Beacon Lesson Plan Library
M & M Candy: I Want Green
Susan Cornwell Leon County Schools
Description
This lesson is a fun way to compare mathematical expectations and experimental probability, and then explain any difference in the two numbers. Students use colored candy pieces (such as M & M's) for their data collection, comparisons, and explanations.
Objectives
The student compares and explains the results of an experiment with the mathematically expected outcomes.
Materials
Enough unopened packages of colored sets of candy, such as M&M’s, for each pair of students to share one package. The brand you choose should have sets of single colors. The worksheet is designed for green, red, yellow, brown, blue, and orange.
Two paper towels or napkins for each pair
Worksheet (attachment)
Calculator (optional)
Set of either colored socks, cubes, or marbles of four or more colors for demonstration
Overhead transparency and marker (optional). You could use the dryerase board or a piece of large chart paper.
Preparations
1. Attain and gather materials for the lesson. (Refer to the materials section for necessary materials.) Decide how and when you will distribute the materials to be most effective with your limited class time.
2. Make copies of the worksheet (see associated file) for students to record their work.
3. Study entire lesson prior to teaching it.
Procedures
Note: Students should have prior experience in computing experimental probability and mathematical expectations (theoretical probability).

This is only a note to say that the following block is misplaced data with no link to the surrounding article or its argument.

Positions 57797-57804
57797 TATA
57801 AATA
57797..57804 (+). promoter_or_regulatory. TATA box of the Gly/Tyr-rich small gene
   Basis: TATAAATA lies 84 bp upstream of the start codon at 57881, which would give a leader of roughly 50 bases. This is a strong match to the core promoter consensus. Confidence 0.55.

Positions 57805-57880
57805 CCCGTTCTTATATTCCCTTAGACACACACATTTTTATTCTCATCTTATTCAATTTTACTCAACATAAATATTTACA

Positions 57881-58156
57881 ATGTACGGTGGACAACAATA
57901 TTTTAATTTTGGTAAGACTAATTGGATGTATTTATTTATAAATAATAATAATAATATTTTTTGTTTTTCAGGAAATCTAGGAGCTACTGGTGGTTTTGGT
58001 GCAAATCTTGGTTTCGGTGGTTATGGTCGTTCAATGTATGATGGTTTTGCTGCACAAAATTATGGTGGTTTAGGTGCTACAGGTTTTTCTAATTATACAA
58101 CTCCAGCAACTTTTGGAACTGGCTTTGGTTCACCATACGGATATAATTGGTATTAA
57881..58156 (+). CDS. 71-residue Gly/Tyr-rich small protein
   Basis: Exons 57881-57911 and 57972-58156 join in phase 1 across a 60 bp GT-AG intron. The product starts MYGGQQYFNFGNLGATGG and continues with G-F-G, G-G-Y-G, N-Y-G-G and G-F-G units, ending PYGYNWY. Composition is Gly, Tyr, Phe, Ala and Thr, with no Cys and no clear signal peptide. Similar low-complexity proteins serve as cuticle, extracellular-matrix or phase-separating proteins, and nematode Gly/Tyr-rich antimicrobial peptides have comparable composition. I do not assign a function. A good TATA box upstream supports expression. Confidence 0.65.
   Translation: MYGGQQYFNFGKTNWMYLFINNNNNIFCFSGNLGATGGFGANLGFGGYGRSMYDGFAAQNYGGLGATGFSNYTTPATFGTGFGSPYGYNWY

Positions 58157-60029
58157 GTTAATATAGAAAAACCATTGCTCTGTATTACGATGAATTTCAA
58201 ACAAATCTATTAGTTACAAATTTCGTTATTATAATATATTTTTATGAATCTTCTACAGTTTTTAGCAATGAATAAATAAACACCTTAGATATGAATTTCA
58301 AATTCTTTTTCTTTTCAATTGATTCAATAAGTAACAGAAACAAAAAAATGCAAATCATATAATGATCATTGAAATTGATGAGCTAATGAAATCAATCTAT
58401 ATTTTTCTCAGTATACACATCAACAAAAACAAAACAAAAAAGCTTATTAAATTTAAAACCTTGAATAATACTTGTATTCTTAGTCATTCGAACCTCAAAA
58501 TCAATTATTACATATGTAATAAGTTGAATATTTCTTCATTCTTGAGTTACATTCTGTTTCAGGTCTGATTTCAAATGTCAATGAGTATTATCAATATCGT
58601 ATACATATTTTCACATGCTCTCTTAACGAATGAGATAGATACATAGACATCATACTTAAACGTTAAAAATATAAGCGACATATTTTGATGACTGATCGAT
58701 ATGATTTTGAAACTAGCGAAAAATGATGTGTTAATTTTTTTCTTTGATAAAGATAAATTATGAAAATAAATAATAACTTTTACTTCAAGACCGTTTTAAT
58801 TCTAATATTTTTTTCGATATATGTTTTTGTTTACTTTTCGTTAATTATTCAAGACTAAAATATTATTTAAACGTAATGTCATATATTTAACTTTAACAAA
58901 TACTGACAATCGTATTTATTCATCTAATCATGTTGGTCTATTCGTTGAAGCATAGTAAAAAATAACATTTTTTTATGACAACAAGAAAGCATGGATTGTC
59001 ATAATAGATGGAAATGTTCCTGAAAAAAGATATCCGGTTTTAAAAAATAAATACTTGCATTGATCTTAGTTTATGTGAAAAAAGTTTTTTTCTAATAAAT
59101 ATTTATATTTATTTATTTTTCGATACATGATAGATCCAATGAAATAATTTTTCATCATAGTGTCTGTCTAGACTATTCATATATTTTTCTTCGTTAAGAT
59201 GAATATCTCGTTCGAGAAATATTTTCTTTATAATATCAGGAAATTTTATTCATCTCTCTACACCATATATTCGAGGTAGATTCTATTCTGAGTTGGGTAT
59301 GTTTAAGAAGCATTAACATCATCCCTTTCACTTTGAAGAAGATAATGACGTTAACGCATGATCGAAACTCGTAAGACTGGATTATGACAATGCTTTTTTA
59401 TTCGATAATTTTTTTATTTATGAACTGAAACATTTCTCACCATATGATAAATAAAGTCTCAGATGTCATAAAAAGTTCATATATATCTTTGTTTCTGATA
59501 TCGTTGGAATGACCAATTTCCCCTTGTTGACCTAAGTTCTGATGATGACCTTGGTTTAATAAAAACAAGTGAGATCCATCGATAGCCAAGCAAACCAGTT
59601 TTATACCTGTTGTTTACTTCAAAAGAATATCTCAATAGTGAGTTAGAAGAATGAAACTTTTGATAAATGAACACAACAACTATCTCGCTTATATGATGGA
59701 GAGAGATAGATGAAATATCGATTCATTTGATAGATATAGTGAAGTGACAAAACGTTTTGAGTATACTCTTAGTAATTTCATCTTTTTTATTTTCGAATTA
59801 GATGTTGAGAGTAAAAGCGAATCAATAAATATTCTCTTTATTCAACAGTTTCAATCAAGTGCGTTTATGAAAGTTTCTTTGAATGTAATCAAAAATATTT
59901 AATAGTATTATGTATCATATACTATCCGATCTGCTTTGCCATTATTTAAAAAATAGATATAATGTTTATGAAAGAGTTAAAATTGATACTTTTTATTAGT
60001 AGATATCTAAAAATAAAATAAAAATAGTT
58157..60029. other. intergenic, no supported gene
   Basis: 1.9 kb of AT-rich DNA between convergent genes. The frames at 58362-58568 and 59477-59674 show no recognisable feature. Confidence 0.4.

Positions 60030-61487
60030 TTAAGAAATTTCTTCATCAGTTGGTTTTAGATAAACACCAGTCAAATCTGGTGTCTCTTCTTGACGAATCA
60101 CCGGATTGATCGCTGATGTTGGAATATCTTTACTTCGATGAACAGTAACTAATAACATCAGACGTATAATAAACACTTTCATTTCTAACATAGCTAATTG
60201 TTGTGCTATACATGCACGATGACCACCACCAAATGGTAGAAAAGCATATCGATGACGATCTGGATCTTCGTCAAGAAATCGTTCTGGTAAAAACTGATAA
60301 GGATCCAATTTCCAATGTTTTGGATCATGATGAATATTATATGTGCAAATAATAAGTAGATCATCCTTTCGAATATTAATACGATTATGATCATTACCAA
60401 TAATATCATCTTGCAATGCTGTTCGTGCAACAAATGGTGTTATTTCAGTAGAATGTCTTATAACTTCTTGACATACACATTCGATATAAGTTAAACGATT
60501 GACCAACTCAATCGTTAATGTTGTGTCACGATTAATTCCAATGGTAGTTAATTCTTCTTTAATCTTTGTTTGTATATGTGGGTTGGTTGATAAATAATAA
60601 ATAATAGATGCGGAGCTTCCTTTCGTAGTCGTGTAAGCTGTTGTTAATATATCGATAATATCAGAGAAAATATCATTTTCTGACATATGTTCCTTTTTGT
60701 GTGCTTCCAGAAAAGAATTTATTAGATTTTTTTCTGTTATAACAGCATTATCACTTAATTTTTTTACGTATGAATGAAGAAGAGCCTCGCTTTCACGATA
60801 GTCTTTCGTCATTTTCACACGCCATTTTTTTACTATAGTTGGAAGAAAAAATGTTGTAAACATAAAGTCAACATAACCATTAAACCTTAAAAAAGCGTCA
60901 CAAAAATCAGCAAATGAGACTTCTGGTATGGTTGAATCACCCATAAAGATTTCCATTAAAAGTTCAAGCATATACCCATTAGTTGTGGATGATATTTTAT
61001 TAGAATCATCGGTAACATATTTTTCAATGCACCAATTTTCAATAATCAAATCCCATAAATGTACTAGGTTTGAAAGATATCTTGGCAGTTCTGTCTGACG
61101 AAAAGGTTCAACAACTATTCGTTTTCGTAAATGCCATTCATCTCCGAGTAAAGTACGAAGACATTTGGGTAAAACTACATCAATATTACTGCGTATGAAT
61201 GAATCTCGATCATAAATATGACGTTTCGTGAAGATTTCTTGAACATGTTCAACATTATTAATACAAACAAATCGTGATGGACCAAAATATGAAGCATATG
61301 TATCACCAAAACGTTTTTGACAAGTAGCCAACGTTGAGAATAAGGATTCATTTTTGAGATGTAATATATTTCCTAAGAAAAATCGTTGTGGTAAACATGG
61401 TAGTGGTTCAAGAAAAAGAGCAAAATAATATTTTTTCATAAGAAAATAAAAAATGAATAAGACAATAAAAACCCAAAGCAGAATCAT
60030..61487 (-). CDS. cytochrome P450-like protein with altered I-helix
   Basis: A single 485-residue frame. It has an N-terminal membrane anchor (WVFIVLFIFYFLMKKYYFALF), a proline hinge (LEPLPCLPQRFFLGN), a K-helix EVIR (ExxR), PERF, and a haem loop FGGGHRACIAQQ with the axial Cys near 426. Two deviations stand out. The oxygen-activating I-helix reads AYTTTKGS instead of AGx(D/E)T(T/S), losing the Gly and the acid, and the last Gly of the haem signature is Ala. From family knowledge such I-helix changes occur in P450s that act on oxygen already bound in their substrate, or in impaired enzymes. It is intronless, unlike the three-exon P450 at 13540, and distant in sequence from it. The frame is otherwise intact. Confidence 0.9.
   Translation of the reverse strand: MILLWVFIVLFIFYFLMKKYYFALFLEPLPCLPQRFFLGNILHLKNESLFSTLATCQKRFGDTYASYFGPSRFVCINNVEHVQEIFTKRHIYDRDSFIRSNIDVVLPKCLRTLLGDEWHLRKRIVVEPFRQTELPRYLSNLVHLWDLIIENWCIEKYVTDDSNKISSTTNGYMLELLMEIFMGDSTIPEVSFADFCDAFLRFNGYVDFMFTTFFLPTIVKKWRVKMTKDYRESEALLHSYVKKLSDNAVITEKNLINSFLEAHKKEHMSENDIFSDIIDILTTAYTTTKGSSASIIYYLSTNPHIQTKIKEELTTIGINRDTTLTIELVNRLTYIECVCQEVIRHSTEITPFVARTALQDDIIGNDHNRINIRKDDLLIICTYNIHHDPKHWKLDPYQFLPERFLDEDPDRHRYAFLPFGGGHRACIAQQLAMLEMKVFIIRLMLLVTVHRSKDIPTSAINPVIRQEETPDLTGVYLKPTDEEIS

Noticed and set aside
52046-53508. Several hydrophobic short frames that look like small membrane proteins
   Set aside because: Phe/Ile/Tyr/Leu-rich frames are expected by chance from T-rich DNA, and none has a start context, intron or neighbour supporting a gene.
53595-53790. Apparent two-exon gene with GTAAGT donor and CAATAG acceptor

PRIOR TO ACTIVITY  GAIN ATTENTION
1. Ask students if they have a favorite color of M&M’s (or whatever brand of candy you use) and let them share their own favorite color.
2. Tell students that your favorite is green and you wonder what the probability of getting a green M&M is when you pick one from the bag without looking.
3. Tell students we plan to investigate this experimental probability and the mathematical expectation.
DEMONSTRATION
4. Use colored marbles, socks, or blocks to review with students how to compute an experimental probability. Demonstrate by drawing one of these items at a time from a concealed container. Make sure you return items to the bag before each drawing. Do this ten times and record these results. Compute the experimental probability for each color. For instance, if you draw three red items express the three as the numerator. The denominator is ten (total number of items drawn). Be sure students understand how to compute an experimental probability.
5. Compute the mathematical expectation (theoretical probability) as a demonstration for the class using the same set of items. Take all items out of the container. Count and record the number of red items. Count and record the total number of items. The number of red items is the numerator; the total number of items from the container is the denominator. This is the mathematical expectation for the red items. Be sure students understand how to make this representation. Discuss the difference in the experimental probability and the mathematical expectation for each color and why this may have occurred. Students should be aware that the more times the experimental probability data is collected, the closer we would expect this number to come to the mathematical expectation.
BEGIN ACTIVITY
6. Arrange students into groups of two students and distribute materials for the activity. Tell students not to eat any candy yet! Each group receives one worksheet (see associated file), one package of candy, two paper towels or napkins, calculator (optional).
(Teacher monitors and circulates among groups.)